National Campaign To Expose Bed Shortage Launched This Week: Hopes To End Psychiatric Boarding

(10-5-16) Everywhere I travel to give speeches, I hear the same complaint: there are no treatment beds readily available for persons who are in a mental health crisis.

Psychiatric “boarding” in emergency rooms has become a national problem.

This week, the Treatment Advocacy Center is turning a spotlight on the inpatient bed shortage by launching a national campaign called: A Bed Instead. 

In an email to me, TAC’s Executive Director John Snook said the campaign is designed to educate and engage.

Everyone in mental health knows the system is in crisis. But we too often find that those not personally affected by mental illness simply have no idea just how bad the levels of care can be. This campaign sets out to change that.

It shouldn’t be only those with a mental illness and their families who are disgusted by a system that substitutes jail cells for treatment beds. Or one that eliminates nearly all of the crisis care beds as a budget cutting measure and relegates those in need to ER hallways. These are human rights issues that impact us all, whether we have or know someone who has a severe mental illness… or not.

The aBedInstead campaign will bring these issues to the public, creating a movement that can no longer be ignored.

During a recent trip to California, I heard about 13 hour waits in emergency rooms for patients experiencing a psychotic break. In Washington state, I was told it could be up to 24 hours. One North Carolina jurisdiction told me that it could take as long as three days to find a bed. It is not uncommon for troublesome patients to be handcuffed to gurneys or restrained by the police while waiting for a bed.

According to Dr. Scott Zeller, the past president of the American Association for Emergency Psychiatry, patients needing a psychiatric bed wait three times longer than other patients and it takes emergency room personnel twice as long to locate a bed for them.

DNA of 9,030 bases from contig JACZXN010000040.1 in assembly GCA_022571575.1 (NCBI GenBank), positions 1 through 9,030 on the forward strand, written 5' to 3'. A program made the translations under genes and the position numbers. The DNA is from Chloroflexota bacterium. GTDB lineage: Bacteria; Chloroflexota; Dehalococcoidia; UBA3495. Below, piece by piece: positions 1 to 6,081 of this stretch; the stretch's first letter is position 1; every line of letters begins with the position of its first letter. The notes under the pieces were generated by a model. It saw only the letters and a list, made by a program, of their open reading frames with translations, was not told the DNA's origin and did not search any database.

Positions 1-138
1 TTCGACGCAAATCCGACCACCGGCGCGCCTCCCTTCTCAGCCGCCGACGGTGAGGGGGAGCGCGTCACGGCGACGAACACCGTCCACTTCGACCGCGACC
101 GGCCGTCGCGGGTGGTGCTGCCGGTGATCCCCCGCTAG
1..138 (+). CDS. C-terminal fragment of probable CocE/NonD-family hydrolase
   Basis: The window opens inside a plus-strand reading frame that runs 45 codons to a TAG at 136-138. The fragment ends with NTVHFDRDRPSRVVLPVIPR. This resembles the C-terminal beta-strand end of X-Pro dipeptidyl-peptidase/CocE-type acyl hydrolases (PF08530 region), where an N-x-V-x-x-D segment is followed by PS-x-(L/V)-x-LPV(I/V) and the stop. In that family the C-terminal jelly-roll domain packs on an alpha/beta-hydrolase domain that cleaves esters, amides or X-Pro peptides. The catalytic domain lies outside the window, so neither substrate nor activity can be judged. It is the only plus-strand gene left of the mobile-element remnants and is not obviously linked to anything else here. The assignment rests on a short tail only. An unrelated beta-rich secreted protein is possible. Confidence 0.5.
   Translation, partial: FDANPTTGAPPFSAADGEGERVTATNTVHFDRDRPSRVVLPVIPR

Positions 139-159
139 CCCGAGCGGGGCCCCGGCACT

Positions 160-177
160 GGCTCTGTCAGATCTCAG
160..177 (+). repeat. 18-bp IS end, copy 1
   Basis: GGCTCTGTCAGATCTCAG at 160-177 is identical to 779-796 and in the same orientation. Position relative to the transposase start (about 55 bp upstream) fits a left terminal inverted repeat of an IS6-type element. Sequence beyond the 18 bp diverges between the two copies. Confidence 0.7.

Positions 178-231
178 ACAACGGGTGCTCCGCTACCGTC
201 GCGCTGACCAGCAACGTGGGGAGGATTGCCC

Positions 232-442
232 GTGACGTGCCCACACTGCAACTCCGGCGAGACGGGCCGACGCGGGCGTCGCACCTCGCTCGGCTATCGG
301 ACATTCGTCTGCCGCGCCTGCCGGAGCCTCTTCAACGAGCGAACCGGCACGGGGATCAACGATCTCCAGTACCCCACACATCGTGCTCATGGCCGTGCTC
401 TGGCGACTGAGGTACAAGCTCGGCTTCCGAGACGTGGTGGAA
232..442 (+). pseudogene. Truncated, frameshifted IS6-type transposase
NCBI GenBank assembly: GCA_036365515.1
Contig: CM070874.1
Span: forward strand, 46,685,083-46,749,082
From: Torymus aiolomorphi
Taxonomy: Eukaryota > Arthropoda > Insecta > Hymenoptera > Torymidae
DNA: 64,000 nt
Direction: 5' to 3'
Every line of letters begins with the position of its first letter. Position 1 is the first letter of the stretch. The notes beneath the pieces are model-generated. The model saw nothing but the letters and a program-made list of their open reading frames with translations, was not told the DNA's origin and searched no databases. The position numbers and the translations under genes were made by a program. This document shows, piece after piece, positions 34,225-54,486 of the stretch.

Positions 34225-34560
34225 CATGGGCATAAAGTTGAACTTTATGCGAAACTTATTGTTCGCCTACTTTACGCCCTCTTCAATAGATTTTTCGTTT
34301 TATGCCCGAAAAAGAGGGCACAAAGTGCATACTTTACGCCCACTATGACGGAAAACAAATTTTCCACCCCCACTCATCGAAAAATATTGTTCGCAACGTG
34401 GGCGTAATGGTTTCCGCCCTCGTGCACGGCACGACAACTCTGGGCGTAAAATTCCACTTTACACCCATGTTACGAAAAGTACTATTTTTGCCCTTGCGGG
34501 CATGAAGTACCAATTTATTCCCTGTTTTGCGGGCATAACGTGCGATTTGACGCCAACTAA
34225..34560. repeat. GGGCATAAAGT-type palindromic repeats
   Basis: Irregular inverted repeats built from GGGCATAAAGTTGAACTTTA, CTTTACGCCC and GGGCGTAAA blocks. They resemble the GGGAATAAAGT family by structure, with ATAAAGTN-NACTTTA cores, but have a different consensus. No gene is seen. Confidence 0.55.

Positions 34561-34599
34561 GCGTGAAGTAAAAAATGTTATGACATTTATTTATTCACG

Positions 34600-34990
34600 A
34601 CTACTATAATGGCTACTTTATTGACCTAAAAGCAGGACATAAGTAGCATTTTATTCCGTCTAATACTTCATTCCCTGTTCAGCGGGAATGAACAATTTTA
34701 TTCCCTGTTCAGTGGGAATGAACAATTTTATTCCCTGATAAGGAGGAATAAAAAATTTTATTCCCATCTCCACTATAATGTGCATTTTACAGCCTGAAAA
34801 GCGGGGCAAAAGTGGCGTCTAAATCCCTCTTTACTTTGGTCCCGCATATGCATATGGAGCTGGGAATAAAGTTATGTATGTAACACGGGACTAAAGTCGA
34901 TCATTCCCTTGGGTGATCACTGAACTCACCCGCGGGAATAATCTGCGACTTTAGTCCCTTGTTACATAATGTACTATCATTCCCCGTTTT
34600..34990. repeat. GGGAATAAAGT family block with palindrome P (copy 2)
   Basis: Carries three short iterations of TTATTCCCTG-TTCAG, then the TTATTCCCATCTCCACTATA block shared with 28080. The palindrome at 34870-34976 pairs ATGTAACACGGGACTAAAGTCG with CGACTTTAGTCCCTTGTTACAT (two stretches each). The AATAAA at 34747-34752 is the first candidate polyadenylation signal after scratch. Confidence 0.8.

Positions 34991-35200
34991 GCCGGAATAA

News stories about Virginia state Senator Creigh Deeds  being turned away from a mental health center because no local bed was available helped expose our lack-of-beds national scandal. His son, Gus, attacked him before taking his own life — a preventable tragedy if Gus had been admitted and received treatment.

More recently, I wrote about a local Fairfax County case where a suicidal individual left the new Merrifield crisis center after waiting four hours and being told no beds were open.

According to TAC, in the past five decades, inpatient beds for those with SMI have dropped by 96.5 percent in the United States. A Bed Instead aims to educate and call the public to take action to support the 8.1 million people with SMI with the support and treatment they need, TAC said in a press release.

TAC traditionally has focused on promoting Assisted Outpatient Treatment laws. But it also has been at the forefront of releasing studies that have exposed how jails and prisons have become dumping grounds for persons with SMIs and how bed shortages have contributed to inappropriate incarceration. By doing so, it has cemented its claim that it is “only national nonprofit organization dedicated exclusively to eliminating legal and other barriers to the timely and effective treatment of severe mental illness.”

You can join the Treatment Advocacy Center and support A Bed Instead campaign by:

Taking the Treatment Advocacy Center pledge

Watching and sharing the A Bed Instead video

Reading real people’s stories of dealing with SMI

Learning more about serious mental illness in the U.S.

Once you sign the pledge, you will begin receiving information about how you can help publicize the A Bed Instead campaign and advocate for more access to crisis care beds.

I receive emails each week from readers who ask me what they can do to make a difference. Here is an opportunity.

About the author:

Pete Earley is the bestselling author of such books as The Hot House and Crazy. When he is not spending time with his family, he tours the globe advocating for mental health reform.

Learn more about Pete.